*The Lacuna – Barbara Kingsolver (I have to read everything she writes.)
*The Autobiography of a Yogi – Paramahansa Yogananda
*The Brief Wondrous Life of Oscar Wao – Junot Diaz
*Stitches: A Memoir – David Small (The graphic novel Blankets got me hooked, and I hear this one is great.)
*Too Much Happiness – Alice Munro (The goddess of short stories.)
*Juliet Naked – Nick Hornby (Any book written by the man who wrote High Fidelity deserves to be read.)
*The Year of Magical Thinking – Joan Didion
*A Passage To India – E.M. Forster
*Interpreter of Maladies – Jhumpa Lahiri
*Siddhartha – Hermann Hesse
*Strength in What Remains – Tracy Kidder
Over the past few days I’ve been trying to remember the books that I’ve read from cover to cover in 2009. Lately it seems like I have a short attention span with reading and my list of unfinished books is much longer than my list of finished books. By listing the books I’ve completed I’ve managed to make myself feel a little better. The year has come and gone and I still haven’t organized my closet or painted my living room but, by God, I did finish a few books. Imagine how smug I’d feel if I could tally all the blog posts, opinion pieces and news articles I’ve read on the internet.
*The Boy Who Harnessed the Wind – William Kamkwamba and Bryan Mealer
—— I read this book, with its intense description of hunger, during the holidays, when I was surrounded by food.
*The Help – Kathryn Stockett
*The Guernsey Literary and Potato Peel Pie Society – Mary Anne Shaffer and Annie Barrows
*Olive Kitteridge – Elizabeth Strout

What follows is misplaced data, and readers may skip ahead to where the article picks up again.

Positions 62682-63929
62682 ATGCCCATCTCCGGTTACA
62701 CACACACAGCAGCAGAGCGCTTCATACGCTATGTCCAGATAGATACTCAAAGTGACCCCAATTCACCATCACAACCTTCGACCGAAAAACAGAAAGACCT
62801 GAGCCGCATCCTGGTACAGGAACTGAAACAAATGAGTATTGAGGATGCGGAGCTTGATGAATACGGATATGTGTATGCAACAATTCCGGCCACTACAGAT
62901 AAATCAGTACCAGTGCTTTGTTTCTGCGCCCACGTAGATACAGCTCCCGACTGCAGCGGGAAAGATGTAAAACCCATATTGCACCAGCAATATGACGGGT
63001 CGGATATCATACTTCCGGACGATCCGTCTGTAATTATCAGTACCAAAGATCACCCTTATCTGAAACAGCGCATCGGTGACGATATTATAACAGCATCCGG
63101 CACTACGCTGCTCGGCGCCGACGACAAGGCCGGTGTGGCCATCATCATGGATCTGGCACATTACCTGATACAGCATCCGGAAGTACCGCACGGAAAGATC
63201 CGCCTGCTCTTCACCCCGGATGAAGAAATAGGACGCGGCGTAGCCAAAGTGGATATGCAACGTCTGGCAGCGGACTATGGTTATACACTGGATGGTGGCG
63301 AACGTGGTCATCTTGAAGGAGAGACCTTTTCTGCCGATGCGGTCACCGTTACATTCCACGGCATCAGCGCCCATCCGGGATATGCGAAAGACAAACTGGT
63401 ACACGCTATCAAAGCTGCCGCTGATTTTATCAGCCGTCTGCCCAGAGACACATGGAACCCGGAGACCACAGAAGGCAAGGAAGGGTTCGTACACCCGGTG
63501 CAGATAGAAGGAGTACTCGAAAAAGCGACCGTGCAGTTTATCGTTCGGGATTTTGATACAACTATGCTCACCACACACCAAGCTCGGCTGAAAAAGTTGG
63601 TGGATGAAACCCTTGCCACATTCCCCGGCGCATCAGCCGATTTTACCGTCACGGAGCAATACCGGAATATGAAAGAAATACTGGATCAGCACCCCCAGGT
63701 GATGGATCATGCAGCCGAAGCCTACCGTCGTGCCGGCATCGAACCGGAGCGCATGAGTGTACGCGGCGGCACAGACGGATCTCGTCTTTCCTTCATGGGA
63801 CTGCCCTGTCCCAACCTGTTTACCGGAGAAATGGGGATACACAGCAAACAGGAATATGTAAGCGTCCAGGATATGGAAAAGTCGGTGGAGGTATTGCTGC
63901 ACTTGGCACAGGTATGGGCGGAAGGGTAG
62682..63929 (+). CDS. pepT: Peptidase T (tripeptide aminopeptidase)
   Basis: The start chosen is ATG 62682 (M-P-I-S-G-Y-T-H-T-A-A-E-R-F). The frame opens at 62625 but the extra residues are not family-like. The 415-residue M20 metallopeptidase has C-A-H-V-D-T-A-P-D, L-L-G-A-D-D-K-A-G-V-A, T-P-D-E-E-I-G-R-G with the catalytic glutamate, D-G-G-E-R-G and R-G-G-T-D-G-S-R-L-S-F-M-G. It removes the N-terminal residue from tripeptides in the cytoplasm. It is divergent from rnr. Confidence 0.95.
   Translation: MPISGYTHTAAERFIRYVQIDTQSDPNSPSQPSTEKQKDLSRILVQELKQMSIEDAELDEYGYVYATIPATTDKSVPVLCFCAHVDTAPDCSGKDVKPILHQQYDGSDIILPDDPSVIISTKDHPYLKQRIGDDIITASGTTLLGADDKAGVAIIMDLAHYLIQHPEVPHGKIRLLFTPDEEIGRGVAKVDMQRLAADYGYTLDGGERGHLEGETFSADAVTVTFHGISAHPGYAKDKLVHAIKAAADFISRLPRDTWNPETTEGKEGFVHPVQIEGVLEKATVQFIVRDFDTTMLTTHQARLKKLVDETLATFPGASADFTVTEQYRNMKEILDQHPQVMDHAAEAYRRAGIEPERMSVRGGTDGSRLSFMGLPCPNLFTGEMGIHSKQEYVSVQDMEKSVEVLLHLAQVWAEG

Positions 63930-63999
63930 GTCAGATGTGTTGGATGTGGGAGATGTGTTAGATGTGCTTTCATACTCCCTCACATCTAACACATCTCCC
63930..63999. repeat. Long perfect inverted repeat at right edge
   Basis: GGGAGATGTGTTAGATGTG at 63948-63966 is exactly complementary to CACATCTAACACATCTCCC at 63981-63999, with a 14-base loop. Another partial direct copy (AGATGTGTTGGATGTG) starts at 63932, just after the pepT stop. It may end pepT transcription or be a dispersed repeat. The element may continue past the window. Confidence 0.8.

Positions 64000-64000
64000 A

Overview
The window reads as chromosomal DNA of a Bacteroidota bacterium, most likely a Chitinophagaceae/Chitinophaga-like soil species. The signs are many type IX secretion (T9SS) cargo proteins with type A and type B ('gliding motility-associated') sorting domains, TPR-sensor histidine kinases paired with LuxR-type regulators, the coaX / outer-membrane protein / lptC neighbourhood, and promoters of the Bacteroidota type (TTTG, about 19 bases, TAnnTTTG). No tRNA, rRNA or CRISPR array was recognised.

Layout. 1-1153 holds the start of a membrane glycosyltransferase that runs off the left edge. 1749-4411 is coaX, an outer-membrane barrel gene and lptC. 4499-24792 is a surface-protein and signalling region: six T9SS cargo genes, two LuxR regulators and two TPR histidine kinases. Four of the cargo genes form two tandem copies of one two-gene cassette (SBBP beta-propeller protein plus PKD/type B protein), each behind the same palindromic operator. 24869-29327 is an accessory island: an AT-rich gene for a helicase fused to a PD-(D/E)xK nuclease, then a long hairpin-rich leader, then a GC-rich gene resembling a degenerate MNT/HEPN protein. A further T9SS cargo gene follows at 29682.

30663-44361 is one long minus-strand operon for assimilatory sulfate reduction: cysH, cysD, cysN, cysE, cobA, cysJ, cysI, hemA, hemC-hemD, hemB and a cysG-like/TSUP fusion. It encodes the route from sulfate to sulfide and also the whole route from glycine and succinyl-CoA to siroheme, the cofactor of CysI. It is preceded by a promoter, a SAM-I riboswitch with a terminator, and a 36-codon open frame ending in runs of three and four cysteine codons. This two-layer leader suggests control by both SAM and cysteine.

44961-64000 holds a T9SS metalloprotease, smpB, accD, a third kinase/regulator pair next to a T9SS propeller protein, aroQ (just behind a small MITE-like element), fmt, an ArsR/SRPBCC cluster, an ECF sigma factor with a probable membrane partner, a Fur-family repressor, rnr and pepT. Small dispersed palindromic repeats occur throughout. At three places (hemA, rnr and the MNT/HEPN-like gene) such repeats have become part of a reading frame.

——–I understand why this won the Pulitzer Prize.
*Amy and Isabelle – Elizabeth Strout
*Raising Ourselves – Velma Wallis
*The Absolutely True Diary of a Part-Time Indian – Sherman Alexie
———Of all the books on this list I think this one made the biggest impact.
*First Indian on the Moon – Sherman Alexie
*Fancy Dancing – Sherman Alexie
——- I actually sent Sherman Alexie fan mail after reading this one. I’d never done that.
*Eva Underground – Dandi Daley Mackall
*The Gathering – Anne Enright
*The Well and the Mine – Gin Phillips
*Saddle Up Your Own White Horse – Saundra Pelletier
*Rock, Water, Wild: An Alaskan Life – Nancy Lord
——– I appreciated most of the essays in this book, but the last one about her aged father is beautiful and had me crying over my breakfast one morning. (I took a memoir writing class from the author last winter.)
*The Complete Persepolis – Marjane Satrapi
——– A graphic novel about a girl growing up during the Iranian Revolution. Iranians are real people.
*The Heyday of the Insensitive Bastards – Robert Boswell
*Will You Miss Me When I’m Gone – Mark Zwonitzer and Charles Hirshberg
——-I was inspired to read this one after taking a Carter Family Singing class at Alaska Traditional Music Camp last summer.
*The Worst Hard Time – Timothy Egan
And the next two are ones I reread in 2009.
*The Shipping News – Annie Proulx
——–My favorite novel.
*Into the Wild – Jon Krakauer
———I had to reread this one after watching the movie; to compare and contrast.
There may be more, but that’s what I can remember. Happy New Year!